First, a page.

In 2013, when Elsevier acquired Mendeley, a well-regarded reference management desktop app for academics, the news hadn't been well received by its users.
Elsevier had long-faced criticism from the scientific community who felt the high-cost of their journal subscriptions held academics and institutes to ransom over research papers they felt should be free.
Mendeley, on the other hand, was a free, dependable, publisher-agnostic productivity tool that researchers loved.
...I don’t want my search patterns to help Elsevier sell me closed science... When The Rebel Alliance Sells Out - newyorker.com
Acknowledging this sentiment, upon acquisition Elsevier had deliberately avoided any iteration to the brand or product, aware it could well damage the equity it had just purchased.
When I joined the company in 2016, 3 years had passed. Elsevier had spent millions building out teams and incubating new product verticals under the Mendeley brand with little concern for coherence and consistency. There was a sprawling brand presence taking a multitude of approaches.
The time had now come to give it some attention...
Interrogating/extracting the brief
Problem statements from stakeholder interviews
- “Our marketing collateral needs a refresh“
- “We’re lacking a fully-formed set of design principles in order to help us build products that successfully exude brand identity with any consistency“
- “We’re struggling to communicate to our audience using the current brand assets”
- “We need a series of secondary colours in order to support the functionality of our products cross-platform”
- “We’re struggling to balance our brand colours with the Elsevier orange”
After a series of stakeholder interviews, I was able to better understand the drivers of the project and extracted a brief which essentially boiled down to a single statement that would help with focus and orientation throughout the project.
Ensuring this was restated at the start of each meeting would help us remain focused, frame our discussions and make decisions.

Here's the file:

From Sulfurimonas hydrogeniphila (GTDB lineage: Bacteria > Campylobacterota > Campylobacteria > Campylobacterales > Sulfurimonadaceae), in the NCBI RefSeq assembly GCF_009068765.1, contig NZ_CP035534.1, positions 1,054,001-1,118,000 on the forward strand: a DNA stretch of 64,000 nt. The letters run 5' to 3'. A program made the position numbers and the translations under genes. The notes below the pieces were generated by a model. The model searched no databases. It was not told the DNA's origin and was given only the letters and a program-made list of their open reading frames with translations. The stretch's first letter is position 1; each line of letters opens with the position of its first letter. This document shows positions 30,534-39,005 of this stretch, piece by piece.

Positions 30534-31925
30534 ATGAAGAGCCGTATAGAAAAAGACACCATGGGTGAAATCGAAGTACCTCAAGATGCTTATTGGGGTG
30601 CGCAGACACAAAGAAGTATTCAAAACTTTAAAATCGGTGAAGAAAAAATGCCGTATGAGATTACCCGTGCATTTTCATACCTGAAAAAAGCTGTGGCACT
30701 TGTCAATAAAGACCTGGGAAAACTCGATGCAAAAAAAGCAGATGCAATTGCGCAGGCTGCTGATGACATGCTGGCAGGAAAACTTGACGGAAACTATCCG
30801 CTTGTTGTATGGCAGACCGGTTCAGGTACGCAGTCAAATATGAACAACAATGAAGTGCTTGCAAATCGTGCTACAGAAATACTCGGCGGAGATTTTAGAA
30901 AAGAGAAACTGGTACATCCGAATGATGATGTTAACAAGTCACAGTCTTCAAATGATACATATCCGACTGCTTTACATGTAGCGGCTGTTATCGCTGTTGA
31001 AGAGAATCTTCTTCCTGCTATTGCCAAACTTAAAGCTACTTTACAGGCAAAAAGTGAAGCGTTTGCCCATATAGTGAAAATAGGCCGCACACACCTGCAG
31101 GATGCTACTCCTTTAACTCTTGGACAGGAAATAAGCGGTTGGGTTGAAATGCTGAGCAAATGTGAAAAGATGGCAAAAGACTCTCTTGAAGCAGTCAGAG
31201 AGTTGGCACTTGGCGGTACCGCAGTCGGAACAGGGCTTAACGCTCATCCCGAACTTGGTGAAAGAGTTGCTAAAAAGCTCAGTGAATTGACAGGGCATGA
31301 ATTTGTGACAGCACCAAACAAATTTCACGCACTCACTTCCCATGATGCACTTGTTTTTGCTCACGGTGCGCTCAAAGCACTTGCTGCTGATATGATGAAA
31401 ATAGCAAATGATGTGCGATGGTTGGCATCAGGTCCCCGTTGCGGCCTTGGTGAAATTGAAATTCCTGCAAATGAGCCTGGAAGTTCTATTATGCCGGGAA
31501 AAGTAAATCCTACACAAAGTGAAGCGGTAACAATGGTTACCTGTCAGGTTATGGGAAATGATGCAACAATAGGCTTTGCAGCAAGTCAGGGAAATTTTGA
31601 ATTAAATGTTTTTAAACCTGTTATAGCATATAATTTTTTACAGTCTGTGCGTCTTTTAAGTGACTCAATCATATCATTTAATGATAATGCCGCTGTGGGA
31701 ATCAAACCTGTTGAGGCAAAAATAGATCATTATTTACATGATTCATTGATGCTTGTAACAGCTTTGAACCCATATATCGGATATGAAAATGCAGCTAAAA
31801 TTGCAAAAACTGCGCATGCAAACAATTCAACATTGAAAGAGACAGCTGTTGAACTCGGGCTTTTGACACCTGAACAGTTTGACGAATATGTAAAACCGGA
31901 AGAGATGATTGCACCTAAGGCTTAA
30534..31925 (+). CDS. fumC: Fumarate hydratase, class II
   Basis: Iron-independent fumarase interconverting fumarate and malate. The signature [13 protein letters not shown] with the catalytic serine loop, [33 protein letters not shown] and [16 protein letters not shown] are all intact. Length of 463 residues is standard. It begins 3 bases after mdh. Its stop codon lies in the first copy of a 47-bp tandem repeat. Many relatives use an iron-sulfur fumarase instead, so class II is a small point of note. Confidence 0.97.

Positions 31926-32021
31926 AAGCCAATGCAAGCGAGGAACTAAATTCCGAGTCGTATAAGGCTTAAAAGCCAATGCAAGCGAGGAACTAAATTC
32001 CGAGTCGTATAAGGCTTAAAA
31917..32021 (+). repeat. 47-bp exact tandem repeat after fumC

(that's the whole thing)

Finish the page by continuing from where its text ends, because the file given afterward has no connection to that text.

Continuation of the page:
I quickly realised this was less of a rudimentary visual design task and one that required significant research, a delicate hand and a water-tight plan in order to help facilitate decision-making way above my pay-grade.
Given the seniority of the working group, a strong plan they could all quickly understand, communicate and rely upon was essential.
As the concept of 'design sprints' was in ascendance at the time, it seemed like a good framework to consider for the project. However, I quickly realised that the availability of the group would not allow us to work in such a focused manner, so we decided to loosely use the framework, but not the timelines as a process, with 3 distinct themes.
Research and discovery
It was clear from the interviews, there was a deep need to iterate the brand in order ensure it was more systematically aligned with Elsevier, if nothing else than for the operational efficiencies when producing marketing collateral and maintaining continuity across channels.
That said, it was equally important not to lose sight of what users regarded as important to them. Thankfully, the marketing team had already amassed a series of reports to help gather insights that could help us move forward. These included,
- C_Space - Mendeley Brand Values (2015)
- Elsevier Integrated Brand Strategy (3rd Annual Report, 2016)
- NPS report (2016)
- Marketing Acquisition migration plan
- Tone of Voice development
- Business strategy
- Review of Existing Equity